Kaz, Randy and X discuss the remarkable similarity between H.R. 5034 (last year’s distributor-led legislation to assert primacy of the 21st Amendment over the Commerce Clause) and H.R. 1161 (this year’s distributor-led legislation to assert primacy of the 21st Amendment over the Commerce Clause).
A sickening title to be sure, but you gotta pick the low-hanging fruit, people!
Tom Wark comes in and talks all about the latest in the war over direct shipment of wine. Also, Kaz and Randy experiment with calling Josie Gay over and over to talk about this weekend’s Savor Sonoma event in the Kenwood and Glen Ellen area.
More information than you can ferment in a live goat tummy. We mean it!
At what point does it make sense to get a direct shipping license for a particular state? Common business sense dictates you will wait until (at a minimum) the benefits of gaining market access outweigh the licensing costs. But are you fully aware of the costs involved? Make sure you are ready to grow your business by understanding these “hidden” fees you may encounter.
Bond fees are commonly overlooked by wineries calculating the cost of shipping to a new state. A bond is a written guaranty that all taxes owed will be paid to the state. A bond fee is essentially an insurance premium—you pay an annual or biannual “premium” to secure a bond. Bond premiums typically average around 10% of the total bond price, or $50-$180 out-of-pocket for the winery on a recurring basis . Different bonding agents may quote different rates, so it pays to shop around.
Connecticut, Idaho, Illinois, Indiana, Kansas, Oregon, Texas and Wisconsin all require a bond in order to obtain a direct shipping license. In all of these states (except Oregon) you will need to secure a bond before submitting your license application. Oregon issues the bond documents after the license application has been received but before the license is issued.
Though not as common as bond fees, some states charge for label registrations. Ohio, a state that 26% of direct shippers have in their program, requires wineries to register all the labels that will be shipped into the state for a one-time registration fee of $50 per label. This can add up if you plan on shipping multiple labels into the state so you will want to consider this in your budget.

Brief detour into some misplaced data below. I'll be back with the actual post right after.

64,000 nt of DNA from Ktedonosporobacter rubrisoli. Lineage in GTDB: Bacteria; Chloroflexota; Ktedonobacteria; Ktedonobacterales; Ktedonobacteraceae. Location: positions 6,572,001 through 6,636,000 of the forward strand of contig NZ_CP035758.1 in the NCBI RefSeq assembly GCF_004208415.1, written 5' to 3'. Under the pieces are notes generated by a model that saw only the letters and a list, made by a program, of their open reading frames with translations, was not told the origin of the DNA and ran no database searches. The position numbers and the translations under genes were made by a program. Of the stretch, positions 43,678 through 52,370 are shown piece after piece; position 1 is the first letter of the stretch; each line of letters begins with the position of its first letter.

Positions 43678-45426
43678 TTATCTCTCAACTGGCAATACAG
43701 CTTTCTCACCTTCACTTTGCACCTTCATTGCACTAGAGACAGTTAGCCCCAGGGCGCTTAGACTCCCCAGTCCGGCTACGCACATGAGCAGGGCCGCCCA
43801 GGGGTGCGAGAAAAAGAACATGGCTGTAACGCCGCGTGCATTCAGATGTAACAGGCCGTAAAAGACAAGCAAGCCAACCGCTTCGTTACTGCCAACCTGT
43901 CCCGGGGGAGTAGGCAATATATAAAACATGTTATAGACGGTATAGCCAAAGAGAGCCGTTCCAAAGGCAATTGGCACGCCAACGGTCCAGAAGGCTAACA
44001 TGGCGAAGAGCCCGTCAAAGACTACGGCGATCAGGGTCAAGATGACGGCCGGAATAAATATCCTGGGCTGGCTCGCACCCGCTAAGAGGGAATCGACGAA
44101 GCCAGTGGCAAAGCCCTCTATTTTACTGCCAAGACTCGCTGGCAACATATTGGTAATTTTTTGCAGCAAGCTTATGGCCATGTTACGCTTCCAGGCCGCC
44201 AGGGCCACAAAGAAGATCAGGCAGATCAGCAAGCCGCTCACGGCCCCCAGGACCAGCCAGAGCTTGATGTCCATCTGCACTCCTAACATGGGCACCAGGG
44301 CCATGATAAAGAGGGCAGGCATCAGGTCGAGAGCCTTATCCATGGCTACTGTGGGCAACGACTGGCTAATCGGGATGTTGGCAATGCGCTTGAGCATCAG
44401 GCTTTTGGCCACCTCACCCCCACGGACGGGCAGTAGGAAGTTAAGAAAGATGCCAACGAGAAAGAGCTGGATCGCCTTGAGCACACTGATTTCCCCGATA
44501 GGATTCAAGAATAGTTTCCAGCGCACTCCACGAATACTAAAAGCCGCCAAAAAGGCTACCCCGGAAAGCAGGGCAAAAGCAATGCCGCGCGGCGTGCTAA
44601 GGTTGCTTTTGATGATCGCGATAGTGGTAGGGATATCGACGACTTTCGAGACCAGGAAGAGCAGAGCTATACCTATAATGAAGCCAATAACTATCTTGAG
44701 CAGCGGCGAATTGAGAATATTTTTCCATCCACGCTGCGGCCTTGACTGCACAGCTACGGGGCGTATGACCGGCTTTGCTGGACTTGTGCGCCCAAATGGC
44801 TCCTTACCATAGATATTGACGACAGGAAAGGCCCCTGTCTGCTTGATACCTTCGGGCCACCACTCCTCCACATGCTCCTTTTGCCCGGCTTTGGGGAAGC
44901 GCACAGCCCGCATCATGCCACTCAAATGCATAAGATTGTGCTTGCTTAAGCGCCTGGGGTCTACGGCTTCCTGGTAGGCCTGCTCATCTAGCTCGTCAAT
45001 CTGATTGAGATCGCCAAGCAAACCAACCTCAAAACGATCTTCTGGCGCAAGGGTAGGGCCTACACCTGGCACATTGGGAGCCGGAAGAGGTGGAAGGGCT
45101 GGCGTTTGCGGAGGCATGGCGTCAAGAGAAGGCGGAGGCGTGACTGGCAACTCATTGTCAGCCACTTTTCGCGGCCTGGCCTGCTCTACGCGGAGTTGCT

And if that sounds pricy to you, consider Connecticut. Connecticut charges $200 per label and you must re-register labels every 3 years if you continue to ship that product to Connecticut.
Georgia, Louisiana, New York, North Carolina and Virginia require label or brand registration, but there is no charge in these states.
Depending on your business structure, some states may require business registration, tax registration or other application fees. This depends entirely on how your business is set up and varies state to state. You may encounter some of these additional fees if you plan to start shipping to Arizona, Connecticut, Hawaii, Kansas, Maine, Michigan, North Carolina, Ohio, Tennessee, Virginia or Wisconsin.
The key to ensuring a profitable direct shipping program is to do your research in order to avoid getting caught off-guard with unexpected costs. If you are responsible for your company’s direct shipping program, you can stay on top of all required license, bond, registration and application fees at EasyWineLicensing.com or you can use this online break-even calculator to help you determine true costs. Knowledge is power!
ShipCompliant has a newsletter they send out, and this article made me sit up and take notice. While SC has been a sponsor of the show in the past (though not currently), I will say that you are not likely to find a firm more knowledgeable of the regulatory Gordian Knot that is beverage compliance than these guys.
Kaz continues his vacation, and Randy invites Tom Wark (Wark Communications and Fermentation: The Daily Wine Blog) in the studio to talk about his latest postings and news from the world of wine PR and direct shipping, including a peculiar crossover story between wine and marijuana. Then they taste some very interesting wines, with grapes you’ve probably never heard of!